Tuesday, July 23

Not impressed, says Dr Yii over delay in introducing pet microchip implants


KUCHING: Bandar Kuching MP Dr Kelvin Yii says he is “not impressed” with Local Government and Housing Minister Datuk Dr Sim Kui Hian for delaying the introduction of a bill to monitor dog ownership through pet microchip implants.

He said while he welcomes the Sarawak government’s initiative to table a bill in the November State Legislative Assembly (DUN) sitting to monitor dog ownership through pet microchip implants, he questioned what he described as excuses made by Dr Sim that more urgent matters such as the native customary rights (NCR) land issue, was the top priority.

“While I acknowledge the importance of the NCR issue not just for the Dayaks and Bumiputeras of Sarawak, the issue of proper disease and rabies outbreak control is also a matter of public importance affecting the lives of our people and our children.

“I welcome the implementation of this microchip which is a radio frequency implant that provides permanent identity for pets. This is to properly identify the pet owners so that we can keep them accountable and responsible for their dogs and animals in an attempt to address the issue of dog/pet dumping which contribute to the increase of stray dogs,” he said in a statement yesterday.

He added microchip implementation is important in order to control the stray animal population as there will always be irresponsible individuals who will continue to dump their pets.

Dr Yii stressed that extra effort needs to be made to have the bill tabled and debated in the DUN.

“In Parliament, what has been practised is that any minister or deputy minister can table a motion to extend the parliamentary session to late at night if needed, in order to debate matters of huge public importance.

“I was informed that in DUN Sarawak, the power lies with the Honourable Speaker to extend the sessions, especially to debate and approve important and needed measures with regards to matters of life and death such as this (rabies control).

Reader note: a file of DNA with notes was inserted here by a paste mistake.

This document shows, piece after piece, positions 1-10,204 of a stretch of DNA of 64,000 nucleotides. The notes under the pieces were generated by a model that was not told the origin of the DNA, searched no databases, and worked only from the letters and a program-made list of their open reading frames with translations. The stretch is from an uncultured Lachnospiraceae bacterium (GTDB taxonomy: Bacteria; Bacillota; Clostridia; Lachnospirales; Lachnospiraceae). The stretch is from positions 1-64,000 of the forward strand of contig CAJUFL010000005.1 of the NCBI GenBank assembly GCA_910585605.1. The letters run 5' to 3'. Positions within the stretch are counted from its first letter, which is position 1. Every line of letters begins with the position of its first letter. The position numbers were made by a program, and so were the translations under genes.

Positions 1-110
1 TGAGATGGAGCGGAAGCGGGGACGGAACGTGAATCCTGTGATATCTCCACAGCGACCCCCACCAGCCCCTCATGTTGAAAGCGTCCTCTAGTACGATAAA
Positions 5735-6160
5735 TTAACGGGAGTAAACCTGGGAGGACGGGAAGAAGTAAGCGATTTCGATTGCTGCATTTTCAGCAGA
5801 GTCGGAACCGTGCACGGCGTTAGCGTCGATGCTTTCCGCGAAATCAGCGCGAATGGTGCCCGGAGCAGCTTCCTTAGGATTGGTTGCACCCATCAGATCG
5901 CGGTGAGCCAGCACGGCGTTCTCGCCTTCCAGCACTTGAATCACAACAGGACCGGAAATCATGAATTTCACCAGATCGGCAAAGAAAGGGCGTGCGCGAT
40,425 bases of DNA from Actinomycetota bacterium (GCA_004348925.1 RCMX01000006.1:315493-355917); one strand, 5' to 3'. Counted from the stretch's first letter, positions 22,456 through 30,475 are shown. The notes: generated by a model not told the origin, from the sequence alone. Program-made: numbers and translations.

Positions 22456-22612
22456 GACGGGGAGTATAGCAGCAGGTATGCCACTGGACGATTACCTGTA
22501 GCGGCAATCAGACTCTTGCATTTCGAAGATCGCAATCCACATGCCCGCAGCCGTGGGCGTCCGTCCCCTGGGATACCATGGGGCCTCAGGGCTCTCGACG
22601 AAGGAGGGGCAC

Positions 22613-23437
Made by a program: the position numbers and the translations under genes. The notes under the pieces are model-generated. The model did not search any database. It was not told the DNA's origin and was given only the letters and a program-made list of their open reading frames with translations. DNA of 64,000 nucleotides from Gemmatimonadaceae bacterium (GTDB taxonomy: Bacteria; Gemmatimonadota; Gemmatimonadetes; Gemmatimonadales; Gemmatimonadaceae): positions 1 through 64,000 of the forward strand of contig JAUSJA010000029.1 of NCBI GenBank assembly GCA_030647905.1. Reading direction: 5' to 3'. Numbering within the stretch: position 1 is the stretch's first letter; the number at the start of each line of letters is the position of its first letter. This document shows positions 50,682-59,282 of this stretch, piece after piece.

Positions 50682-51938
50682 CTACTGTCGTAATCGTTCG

“The next session where such a bill can be tabled is only in November – a few months from now – and it will then take more time for it to be implemented.

“This clearly shows the lack of urgency shown by the state government to properly deal with the (rabies) outbreak which was first detected in July of 2017,” he said.

According to him, there were initially only five villages in Serian declared as ‘rabies-infected’ but since then, the outbreak has spread to 36 areas in Kuching, Samarahan, Serian, Sri Aman, and Sarikei divisions.

“On top of that, there are 13 human victims who have fallen victim to this disease including the latest, a five-year-old boy from Mile 6 Penrissen Road,” he said.

He said it is important to address the core issue of irresponsible owners on top of any act of animal population control that will take place.

“The local council should further enforce dog licensing on top of the required microchip, so that a better control can be done in case of any outbreak.”

Dr Yii added that important elements of the federal Animal Welfare Act 2015 should also be incorporated into Sarawak laws, including the Cruelty to Animals (Prevention) Ordinance 1963, especially elements that aim to foster more responsible pet ownership among Malaysians.

“These provisions and other provisions in the Act is also important to make sure no inhumane treatment of dogs or animals even during the event of a disease outbreak.